Columbia University

Private ivy league research university in new york city

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By Jonathan Chadwick For Mailonline
June 29, 2020
Mail Online
The machine uses a type of short-wavelength ultraviolet light called UVC to kill microorganisms and disrupt their DNA in a process known as 'ultraviolet germicidal irradiation'.
June 19, 2020
Four leading cancer investigators are recipients of the American Cancer Society research professorship, a lifelong designation accompanied by a five-year award totaling $400,000. The awards are the most prestigious research grants made by the American Cancer Society's Extramural Grants program. Two are new awardees and two are renewals of previous professorships. The new awardees are: , , , , , , • Dawn Hershman, M.D., Columbia University : Dr. Hershman's seminal contributions to cancer have...
Dennis Overbye
June 17, 2020
Do signals from beneath an Italian mountain herald a revolution in physics?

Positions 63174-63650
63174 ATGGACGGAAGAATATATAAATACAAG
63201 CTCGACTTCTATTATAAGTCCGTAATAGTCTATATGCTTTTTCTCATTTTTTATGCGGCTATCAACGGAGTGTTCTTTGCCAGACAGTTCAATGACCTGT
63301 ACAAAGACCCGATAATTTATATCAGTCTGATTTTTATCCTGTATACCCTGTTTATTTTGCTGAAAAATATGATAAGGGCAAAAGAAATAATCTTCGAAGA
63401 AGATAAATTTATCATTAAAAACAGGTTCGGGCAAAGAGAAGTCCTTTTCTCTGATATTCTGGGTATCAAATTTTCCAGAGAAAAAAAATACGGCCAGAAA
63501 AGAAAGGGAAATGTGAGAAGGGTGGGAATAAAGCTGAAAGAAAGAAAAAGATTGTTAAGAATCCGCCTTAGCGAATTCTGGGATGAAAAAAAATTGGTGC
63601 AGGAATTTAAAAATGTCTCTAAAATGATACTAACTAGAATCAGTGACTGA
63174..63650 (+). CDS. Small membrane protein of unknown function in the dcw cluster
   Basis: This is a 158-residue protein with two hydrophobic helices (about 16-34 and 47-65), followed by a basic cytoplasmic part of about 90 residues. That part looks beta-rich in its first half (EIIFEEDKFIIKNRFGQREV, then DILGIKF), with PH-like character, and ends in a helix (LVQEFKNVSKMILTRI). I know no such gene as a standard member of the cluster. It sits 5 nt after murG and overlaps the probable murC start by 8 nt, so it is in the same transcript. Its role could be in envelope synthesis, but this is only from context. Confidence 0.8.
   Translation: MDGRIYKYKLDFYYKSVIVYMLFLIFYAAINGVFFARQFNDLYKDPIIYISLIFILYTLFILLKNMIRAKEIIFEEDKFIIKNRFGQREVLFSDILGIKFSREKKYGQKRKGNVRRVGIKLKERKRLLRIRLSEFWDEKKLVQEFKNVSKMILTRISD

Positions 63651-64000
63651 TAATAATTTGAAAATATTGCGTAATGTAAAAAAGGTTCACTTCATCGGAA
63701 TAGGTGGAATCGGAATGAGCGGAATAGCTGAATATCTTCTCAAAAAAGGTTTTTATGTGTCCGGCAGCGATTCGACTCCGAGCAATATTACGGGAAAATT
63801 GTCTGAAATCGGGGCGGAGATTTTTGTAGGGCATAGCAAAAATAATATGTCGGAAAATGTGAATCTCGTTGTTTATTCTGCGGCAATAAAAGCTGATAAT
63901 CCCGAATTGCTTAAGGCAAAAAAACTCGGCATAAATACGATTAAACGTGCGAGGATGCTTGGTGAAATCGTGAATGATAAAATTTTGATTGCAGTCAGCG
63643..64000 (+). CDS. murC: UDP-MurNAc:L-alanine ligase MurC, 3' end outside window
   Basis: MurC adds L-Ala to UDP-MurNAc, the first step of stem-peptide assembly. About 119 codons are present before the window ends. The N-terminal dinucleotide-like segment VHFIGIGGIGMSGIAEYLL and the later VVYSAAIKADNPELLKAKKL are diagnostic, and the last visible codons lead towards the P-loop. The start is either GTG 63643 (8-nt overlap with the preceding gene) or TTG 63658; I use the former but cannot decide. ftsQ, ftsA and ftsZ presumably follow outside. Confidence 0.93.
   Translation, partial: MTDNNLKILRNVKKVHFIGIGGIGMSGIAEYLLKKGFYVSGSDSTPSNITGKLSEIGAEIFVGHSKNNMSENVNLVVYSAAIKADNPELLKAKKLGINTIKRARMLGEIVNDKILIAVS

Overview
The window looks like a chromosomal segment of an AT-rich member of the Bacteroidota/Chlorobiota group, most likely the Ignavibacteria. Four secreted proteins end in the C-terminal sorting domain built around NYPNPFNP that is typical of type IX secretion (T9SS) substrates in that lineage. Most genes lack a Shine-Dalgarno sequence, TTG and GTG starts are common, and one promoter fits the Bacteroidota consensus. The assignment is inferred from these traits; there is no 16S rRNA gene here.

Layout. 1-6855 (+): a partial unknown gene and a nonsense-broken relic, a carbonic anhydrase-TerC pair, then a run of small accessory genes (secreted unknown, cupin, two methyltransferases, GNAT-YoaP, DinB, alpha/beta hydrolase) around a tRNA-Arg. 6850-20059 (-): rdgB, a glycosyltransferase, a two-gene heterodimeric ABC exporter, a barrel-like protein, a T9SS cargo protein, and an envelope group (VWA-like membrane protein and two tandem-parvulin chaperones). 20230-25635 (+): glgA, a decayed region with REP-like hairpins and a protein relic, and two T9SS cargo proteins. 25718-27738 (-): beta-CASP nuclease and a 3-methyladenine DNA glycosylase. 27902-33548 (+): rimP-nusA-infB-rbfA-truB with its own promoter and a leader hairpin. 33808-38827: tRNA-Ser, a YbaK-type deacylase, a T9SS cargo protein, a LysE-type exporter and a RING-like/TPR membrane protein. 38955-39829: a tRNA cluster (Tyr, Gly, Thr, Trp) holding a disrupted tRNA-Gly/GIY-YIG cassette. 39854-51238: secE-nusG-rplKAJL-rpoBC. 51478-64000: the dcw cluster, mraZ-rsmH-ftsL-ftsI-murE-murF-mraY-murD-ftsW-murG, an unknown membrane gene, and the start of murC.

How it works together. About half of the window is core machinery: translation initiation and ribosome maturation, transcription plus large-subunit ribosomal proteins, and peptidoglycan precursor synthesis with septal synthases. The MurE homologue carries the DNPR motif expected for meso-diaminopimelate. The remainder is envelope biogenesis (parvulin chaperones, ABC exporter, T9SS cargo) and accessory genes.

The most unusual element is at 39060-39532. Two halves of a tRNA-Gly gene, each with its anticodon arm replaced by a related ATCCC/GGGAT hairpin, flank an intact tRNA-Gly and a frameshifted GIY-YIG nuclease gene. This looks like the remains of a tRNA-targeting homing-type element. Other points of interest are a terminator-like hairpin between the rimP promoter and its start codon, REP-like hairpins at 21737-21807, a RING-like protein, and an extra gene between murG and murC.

Nick Greenhalgh
June 3, 2020
Lafayette's Cardinal Peak donated engineering services to Columbia University to support the school's effort to develop CovidWatcher.
June 3, 2020
The Wire Science
In the last 13 or so years, astronomers have proposed an extraordinary number of theories to explain their origins - all the way to aliens communicating across galaxies.
By Joe Pinkstone For Mailonline
June 1, 2020
Mail Online
Researchers from Columbia University found the process of going grey can be reversed in hairs that have only recently turned grey.
May 27, 2020
Adam H. Sobel, Atmospheric scientist at the Columbia University has also anticipated a cyclone over the Arabian Sea, early next week.
Scott Barry Kaufman
May 24, 2020
Scientific American Blog Network
New research highlights the profound effect of severe social isolation on the brain
May 22, 2020
Hindustan Times
The company through its marketing partner in the US, Rising Pharmaceuticals will donate Chloroquine Phosphate (CQ) tablets to support the Phase 2 of a clinical trial at Columbia University, Natco Pharma said in a regulatory filing.
Cassandra Willyard
May 11, 2020
Scientific American